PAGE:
Students Footing More of College Bill

In first, more than half live at home, too: Sallie Mae study
By Matt Cantor,  Newser Staff
Posted Jul 16, 2012 9:18 AM CDT
Students Footing More of College Bill
Students are handling more college costs themselves, a study finds.   (Shutterstock)

Sallie Mae is seeing a "major shift" in the way Americans pay for college, it reveals in an annual report released today. Regardless of income level, students are paying a bigger share of their educational costs than they have in four years, and mom and dad are paying less. Between borrowing and paying out of pocket, students are handling 30% of the cost. This past school year, they shelled out an average of $2,555 of their own money and borrowed $3,719, the Washington Post reports.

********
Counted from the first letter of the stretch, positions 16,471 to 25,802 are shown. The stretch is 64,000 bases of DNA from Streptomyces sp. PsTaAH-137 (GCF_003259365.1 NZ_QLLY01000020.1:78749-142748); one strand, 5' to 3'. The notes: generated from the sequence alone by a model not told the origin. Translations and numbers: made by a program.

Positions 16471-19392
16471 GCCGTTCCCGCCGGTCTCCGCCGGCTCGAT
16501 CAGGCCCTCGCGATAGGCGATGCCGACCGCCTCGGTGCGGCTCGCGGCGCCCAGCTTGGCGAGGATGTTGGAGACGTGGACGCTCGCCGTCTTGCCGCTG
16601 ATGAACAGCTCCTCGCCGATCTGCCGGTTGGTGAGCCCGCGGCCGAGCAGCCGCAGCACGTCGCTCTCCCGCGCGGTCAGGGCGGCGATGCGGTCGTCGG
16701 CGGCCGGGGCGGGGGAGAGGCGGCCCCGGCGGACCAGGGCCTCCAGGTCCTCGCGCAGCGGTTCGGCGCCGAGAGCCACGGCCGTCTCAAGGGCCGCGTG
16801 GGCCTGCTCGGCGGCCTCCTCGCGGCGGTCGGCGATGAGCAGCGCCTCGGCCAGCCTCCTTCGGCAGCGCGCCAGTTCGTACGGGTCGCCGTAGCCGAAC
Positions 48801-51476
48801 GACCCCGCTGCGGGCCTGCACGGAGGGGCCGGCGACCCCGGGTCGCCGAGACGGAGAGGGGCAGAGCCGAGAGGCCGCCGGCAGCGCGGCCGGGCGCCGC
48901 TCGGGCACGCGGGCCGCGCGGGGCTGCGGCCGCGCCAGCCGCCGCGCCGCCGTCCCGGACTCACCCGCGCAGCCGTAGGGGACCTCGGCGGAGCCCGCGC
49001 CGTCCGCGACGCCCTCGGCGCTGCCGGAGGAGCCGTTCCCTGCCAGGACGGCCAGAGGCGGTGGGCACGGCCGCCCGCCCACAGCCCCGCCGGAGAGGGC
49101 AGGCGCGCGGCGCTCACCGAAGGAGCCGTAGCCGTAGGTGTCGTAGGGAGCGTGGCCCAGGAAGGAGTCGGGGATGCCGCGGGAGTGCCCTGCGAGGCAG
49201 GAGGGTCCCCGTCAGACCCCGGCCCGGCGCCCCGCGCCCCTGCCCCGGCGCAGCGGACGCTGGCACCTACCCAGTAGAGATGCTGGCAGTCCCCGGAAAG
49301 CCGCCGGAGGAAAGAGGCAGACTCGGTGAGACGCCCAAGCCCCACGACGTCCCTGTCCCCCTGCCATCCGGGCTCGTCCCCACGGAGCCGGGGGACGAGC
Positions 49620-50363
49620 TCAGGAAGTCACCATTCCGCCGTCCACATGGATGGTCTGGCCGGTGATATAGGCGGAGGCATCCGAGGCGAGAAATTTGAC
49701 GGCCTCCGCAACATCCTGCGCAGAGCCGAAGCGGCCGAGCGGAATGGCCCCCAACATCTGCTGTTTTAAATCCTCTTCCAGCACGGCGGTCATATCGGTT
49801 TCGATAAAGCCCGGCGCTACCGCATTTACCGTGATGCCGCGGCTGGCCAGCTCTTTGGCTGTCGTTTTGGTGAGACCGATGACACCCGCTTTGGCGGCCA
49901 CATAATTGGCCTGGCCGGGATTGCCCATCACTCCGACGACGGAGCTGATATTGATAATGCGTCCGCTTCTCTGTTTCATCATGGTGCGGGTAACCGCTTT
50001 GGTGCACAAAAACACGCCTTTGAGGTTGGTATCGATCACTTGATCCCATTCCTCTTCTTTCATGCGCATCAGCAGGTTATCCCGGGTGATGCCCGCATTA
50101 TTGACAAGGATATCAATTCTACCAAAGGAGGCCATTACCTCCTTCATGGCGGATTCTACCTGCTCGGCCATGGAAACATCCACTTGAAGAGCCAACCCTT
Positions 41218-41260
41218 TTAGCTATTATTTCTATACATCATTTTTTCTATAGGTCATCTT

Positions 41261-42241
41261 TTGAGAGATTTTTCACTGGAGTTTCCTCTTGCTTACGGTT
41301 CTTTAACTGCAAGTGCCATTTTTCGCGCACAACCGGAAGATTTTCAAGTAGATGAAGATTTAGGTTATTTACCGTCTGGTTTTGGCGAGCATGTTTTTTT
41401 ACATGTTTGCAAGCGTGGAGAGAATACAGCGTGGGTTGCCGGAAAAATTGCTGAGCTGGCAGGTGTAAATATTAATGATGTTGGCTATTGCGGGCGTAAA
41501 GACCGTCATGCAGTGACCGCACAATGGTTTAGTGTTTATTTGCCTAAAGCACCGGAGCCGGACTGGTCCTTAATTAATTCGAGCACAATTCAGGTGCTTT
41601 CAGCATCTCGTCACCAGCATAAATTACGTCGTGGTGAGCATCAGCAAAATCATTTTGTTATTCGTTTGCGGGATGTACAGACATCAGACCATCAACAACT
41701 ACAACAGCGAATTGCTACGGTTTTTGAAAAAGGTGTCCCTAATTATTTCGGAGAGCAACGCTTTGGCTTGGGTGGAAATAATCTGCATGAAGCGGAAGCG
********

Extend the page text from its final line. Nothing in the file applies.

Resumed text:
Parents covered 28% of costs, down from 37% just two years back, and they're having to borrow more to do so. Another hurdle for families: Scholarships and grants are covering a little less of the tab, down to 29% from a full third the year earlier. Tighter finances are prompting lifestyle changes, too. In a first, more than 50% of students bunked at home over the past year. And here's a second record: 69% rejected schools based on their financial aid offerings. On average, families spent $20,902 on college this past year, a 5% drop from the year before. (Read more college stories.)

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